The Disappointed Parent
click here to jump to start of article
Join Our Newsletter

Get latest articles and videos with Jewish inspiration and insights​




The Disappointed Parent

The Disappointed Parent

What does your child see in your eyes when she comes down the stairs in the morning?

by

Sometimes we need to look in the mirror to see what's in front of us. We are faced with a challenging situation and we look everywhere but at ourselves.

Lily is eight years old. She has soft blond curls and a beautiful smile. She makes friends easily in school. She can also be messy, disheveled, and has trouble following directions.

Lily's mother, Karen, is exasperated.

"Mornings are impossible!" she says to me. "By the time Lily leaves for school, I am at the end of my rope. We've had too many power struggles, over everything from her outfit to what she's going to eat for breakfast. Her homework is all over the place. I just end up yelling at her and losing it with the rest of my children. As Lily gets on the bus we are both in tears. When she comes home, it starts all over again. I have to tell you the truth, there are days that I just don't like my own daughter...and I feel terrible about it. We are like oil and water. What can I do to change this situation? How can I make this better?"

I know Karen. She is well groomed and immaculate. She loves everything ‘perfect' and in order.

 

Sometimes the athletic father is given the son who can't hit a ball. And we are disappointed.

 

But life is not always perfect. Sometimes, the neat mother is given the messy daughter. The athletic father is given the son who can't hit a ball.

And we are disappointed. We struggle with our children and find ourselves in a battlefield. We never realize that we are fighting ourselves; our lost dreams that we've held onto for so long.

"What do you think Lily sees when she sees your face?" I asked Karen. "When she comes down the stairs in the morning, what's the look in your eyes?"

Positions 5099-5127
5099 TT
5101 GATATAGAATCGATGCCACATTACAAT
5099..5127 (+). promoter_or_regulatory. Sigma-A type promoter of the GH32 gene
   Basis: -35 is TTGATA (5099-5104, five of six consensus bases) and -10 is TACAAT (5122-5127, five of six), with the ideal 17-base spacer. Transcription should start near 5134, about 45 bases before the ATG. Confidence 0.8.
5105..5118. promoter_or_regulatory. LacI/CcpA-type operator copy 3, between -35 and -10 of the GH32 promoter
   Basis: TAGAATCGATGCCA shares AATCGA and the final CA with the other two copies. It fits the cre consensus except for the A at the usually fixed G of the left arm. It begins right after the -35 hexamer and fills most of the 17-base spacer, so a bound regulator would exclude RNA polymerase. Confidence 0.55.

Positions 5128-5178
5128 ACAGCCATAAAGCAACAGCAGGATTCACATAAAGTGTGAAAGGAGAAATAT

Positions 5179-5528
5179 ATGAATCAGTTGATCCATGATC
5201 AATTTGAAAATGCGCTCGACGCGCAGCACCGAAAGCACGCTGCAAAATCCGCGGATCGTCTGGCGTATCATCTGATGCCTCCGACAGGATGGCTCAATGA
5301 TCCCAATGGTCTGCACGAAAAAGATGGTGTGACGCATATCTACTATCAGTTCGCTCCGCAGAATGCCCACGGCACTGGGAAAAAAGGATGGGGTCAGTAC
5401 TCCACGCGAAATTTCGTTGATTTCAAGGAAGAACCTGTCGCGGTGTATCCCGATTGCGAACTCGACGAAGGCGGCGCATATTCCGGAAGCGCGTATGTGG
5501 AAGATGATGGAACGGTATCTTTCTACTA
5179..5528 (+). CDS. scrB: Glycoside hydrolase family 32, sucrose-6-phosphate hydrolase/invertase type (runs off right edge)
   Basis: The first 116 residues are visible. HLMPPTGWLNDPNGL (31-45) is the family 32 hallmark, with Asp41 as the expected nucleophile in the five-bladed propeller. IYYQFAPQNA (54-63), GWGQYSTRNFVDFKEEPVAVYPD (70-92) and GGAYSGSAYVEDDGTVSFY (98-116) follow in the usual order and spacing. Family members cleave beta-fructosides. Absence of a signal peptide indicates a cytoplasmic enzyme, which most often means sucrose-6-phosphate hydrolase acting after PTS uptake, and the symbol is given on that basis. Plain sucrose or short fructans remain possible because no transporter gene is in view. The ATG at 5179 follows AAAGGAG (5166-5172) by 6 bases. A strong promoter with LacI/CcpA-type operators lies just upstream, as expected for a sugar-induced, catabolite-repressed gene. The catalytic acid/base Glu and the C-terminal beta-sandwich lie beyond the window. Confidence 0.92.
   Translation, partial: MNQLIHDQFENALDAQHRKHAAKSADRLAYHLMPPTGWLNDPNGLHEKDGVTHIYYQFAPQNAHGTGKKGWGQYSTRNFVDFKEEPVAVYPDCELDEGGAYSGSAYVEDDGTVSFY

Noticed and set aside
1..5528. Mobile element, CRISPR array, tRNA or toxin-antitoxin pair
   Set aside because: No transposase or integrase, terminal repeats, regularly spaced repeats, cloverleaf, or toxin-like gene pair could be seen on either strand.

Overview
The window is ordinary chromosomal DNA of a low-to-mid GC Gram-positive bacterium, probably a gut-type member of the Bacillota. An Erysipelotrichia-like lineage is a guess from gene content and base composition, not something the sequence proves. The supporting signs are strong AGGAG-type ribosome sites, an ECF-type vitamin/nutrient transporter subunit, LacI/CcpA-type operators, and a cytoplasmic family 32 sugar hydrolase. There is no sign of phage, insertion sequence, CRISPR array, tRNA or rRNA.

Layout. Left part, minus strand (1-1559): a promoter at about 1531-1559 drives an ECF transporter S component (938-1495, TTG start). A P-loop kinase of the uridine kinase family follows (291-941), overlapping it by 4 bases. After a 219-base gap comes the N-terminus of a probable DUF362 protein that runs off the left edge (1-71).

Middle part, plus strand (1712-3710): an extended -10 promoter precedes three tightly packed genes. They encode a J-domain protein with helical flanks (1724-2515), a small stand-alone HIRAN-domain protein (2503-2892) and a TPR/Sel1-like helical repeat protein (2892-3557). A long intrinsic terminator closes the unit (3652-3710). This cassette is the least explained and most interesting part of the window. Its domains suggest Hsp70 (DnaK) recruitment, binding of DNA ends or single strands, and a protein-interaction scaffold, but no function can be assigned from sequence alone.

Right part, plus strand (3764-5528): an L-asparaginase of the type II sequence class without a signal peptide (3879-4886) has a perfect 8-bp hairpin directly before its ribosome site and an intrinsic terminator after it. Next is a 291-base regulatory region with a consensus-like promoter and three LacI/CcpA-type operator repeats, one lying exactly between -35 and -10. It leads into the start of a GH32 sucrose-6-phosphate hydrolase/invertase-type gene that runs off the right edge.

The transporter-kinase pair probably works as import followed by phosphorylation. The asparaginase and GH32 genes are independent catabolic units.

"Here's the truth," Karen replied. "When I was growing up, I was the girl who always got the main part in the play. I was the one who always looked great and brought home straight A's. I met my husband in college and he was the most awesome guy. I always thought that I'd get married, have children and we'd have this perfect family. White picket fence and all, you know the scene.

"But Lily, she just doesn't fit in to the picture. PTA's are upsetting. She always looks a mess. She not coordinated. It's just not what I imagined".

"And maybe she sees that in your eyes," I said. "Maybe she feels your disappointment in who she is. Perhaps the place to start is within. I am not saying that you shouldn't work with her and try to teach her to be orderly and neat. But first, look in the mirror and see your reflection. See what she sees each time you glance at her. You have this expectation of life, even of your mornings, that it will be easy and carefree, just as you've grown used to. Along comes this child who breaks the mold. You are exasperated. Can she not be sensing this?"

Communicating Joy

I recall having one of those tough mornings when my children were toddlers. After tantrums and tears, I decided that it would be best to take the children out of the house. We'd all cool off a little. A change of atmosphere and some fresh air can work wonders for both parent and child.